After nearly 60 years of service in the South African government, Jacob Zuma resigned as president amid rising pressure from a party he helped build up.
His resignation comes amid yet another corruption scandal involving the home of a powerful and wealthy Gupta family. Zuma, a member of the African National Congress (ANC), has close ties to the Guptas, and both parties have been accused of financial wrongdoing. This development led the ANC to deliver a vote of no-confidence and to pressure the longtime leader to resign in the same fashion he was elected, just two weeks after corruption charges were dropped against him in 2009.
In October 2017, the Supreme Court of Appeal ruled he must face 18 counts of corruption, fraud, racketeering and money laundering. African politics professor Clement Adibe believes these problems started when Zuma took advantage of a time period during which influential leader Nelson Mandela was struggling with his health and not able to be the face of South African politics as he once had been.
“Unfortunately Mandela was, in retrospect, in the early stages of his passing, so while his symbolism was important, he really wasn’t in charge anymore,” Adibe said. “Zuma used him as the pillar, in so far as ‘if Mandela doesn’t condemn me I’m good,’ and he rode on that to gain the presidency of the ANC. Everyone thought after that he was at least going to govern reasonably well. Instead he got worse.”
As for how much damage has been done, Adibe said that remains to be seen, but he believes it to be sizable. Adibe said Zuma’s troubles began with accusations of rape shortly before he became president, when he was accused of raping an HIV-positive woman. Zuma claimed the sex between him and the 31-year-old was consensual, and he drew criticism for telling the court he had simply taken a shower to minimize the risk of infection rather than wear protection. Zuma was ultimately acquitted, but the scandal followed him into office before he’d even started.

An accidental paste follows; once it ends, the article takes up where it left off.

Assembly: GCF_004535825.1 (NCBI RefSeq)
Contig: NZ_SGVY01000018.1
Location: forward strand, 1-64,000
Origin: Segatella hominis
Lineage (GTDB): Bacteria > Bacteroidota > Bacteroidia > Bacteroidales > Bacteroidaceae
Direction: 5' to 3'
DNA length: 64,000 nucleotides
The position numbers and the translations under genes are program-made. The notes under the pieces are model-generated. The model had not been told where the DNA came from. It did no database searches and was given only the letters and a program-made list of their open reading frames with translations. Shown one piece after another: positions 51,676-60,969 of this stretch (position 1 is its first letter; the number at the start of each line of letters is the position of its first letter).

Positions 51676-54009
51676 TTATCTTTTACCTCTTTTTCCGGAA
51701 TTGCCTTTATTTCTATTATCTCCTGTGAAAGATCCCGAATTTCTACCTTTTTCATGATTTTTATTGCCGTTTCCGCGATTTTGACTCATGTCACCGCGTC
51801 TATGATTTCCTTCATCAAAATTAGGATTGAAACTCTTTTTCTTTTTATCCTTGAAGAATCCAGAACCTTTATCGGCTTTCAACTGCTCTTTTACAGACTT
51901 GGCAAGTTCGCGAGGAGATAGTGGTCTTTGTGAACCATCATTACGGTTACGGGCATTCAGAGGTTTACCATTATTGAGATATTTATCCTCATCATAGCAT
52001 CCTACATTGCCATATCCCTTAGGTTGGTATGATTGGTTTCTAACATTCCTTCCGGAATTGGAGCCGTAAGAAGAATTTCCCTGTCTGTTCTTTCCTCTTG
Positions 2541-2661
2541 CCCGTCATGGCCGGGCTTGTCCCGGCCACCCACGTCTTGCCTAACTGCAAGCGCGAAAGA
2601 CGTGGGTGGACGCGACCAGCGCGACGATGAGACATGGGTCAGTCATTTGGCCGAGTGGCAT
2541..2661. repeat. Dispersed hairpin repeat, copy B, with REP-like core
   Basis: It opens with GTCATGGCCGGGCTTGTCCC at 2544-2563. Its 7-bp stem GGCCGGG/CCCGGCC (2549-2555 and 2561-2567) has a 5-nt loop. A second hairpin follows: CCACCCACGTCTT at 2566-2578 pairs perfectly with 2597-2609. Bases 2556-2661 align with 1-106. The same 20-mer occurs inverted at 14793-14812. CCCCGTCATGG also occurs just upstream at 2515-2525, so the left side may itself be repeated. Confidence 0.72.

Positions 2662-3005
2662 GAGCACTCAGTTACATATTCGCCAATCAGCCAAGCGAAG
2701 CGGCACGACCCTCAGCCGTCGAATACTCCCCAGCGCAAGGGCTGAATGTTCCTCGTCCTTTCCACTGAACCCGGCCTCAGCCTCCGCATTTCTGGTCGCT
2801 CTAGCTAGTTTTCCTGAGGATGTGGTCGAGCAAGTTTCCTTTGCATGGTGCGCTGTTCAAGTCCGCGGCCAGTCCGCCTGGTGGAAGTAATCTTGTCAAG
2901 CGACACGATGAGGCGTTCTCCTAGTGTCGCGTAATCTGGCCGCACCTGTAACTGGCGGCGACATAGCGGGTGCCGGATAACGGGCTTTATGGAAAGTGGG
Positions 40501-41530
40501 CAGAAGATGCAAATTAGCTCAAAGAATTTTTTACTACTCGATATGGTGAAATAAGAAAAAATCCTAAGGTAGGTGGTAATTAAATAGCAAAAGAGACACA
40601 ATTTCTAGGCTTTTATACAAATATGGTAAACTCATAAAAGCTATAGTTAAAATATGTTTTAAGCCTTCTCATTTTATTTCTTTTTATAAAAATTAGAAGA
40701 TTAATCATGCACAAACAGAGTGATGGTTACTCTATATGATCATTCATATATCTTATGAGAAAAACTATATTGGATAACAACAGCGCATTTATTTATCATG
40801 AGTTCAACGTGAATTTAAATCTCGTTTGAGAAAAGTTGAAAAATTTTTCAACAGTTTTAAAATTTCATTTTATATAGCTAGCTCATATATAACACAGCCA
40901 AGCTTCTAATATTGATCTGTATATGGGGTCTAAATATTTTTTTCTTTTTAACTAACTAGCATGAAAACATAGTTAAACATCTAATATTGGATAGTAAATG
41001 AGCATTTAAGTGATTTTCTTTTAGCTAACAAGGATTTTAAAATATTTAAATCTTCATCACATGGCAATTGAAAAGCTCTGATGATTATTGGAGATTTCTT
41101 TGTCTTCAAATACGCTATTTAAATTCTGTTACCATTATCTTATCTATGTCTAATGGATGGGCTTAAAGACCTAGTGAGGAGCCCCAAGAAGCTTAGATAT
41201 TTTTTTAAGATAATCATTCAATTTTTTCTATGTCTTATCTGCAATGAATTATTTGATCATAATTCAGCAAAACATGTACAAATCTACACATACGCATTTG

“Thankfully he’s out, and now South Africa can begin to repair the damage that he has done,” Adibe said. “I think he has actually done a lot of damage, but I always thought he did a lot of damage beginning with his trial.”
For years, the ANC has held power, its governorship going unchallenged from Mandela all the way to Cyril Ramaphosa, who took over from Zuma on Feb. 15. Adibe says that while the ANC has typically been able to provide winning, unchallenged candidates, Zuma has tested this theory.
“I think what Zuma did was to test the limit of that logic,” Adibe said. “The ANC members like to govern, but they also have some principles they want to maintain, and that came out clearly in this crisis. That is a very good thing.”
South African native Scott Morris said that while South Africans celebrated the resignation of Zuma, it was tempered due to the distrust of the ANC that still runs deep.
“There were celebrations, but the truth is the ANC is still in power, so most people are still worried they will act in their own interest again,” Morris said. “Our new president is an educated man, so hopefully he will bring change.”